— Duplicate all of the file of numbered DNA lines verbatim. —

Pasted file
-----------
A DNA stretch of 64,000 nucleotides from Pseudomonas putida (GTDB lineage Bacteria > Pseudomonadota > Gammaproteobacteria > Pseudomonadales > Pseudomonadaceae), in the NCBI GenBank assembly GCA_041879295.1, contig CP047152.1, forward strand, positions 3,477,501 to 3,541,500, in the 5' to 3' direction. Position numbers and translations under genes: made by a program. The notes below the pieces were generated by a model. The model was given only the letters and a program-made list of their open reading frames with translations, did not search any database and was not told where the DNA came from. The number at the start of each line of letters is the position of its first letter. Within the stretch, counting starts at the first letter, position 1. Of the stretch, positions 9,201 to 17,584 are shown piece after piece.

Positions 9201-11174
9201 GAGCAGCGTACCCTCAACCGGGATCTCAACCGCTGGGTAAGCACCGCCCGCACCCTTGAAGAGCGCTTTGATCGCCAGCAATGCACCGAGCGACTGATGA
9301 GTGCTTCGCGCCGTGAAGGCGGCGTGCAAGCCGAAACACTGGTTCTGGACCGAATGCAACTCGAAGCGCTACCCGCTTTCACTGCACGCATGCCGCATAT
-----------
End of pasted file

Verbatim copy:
A DNA stretch of 64,000 nucleotides from Pseudomonas putida (GTDB lineage Bacteria > Pseudomonadota > Gammaproteobacteria > Pseudomonadales > Pseudomonadaceae), in the NCBI GenBank assembly GCA_041879295.1, contig CP047152.1, forward strand, positions 3,477,501 to 3,541,500, in the 5' to 3' direction. Position numbers and translations under genes: made by a program. The notes below the pieces were generated by a model. The model was given only the letters and a program-made list of their open reading frames with translations, did not search any database and was not told where the DNA came from. The number at the start of each line of letters is the position of its first letter. Within the stretch, counting starts at the first letter, position 1. Of the stretch, positions 9,201 to 17,584 are shown piece after piece.

Positions 9201-11174
9201 GAGCAGCGTACCCTCAACCGGGATCTCAACCGCTGGGTAAGCACCGCCCGCACCCTTGAAGAGCGCTTTGATCGCCAGCAATGCACCGAGCGACTGATGA
9301 GTGCTTCGCGCCGTGAAGGCGGCGTGCAAGCCGAAACACTGGTTCTGGACCGAATGCAACTCGAAGCGCTACCCGCTTTCACTGCACGCATGCCGCATAT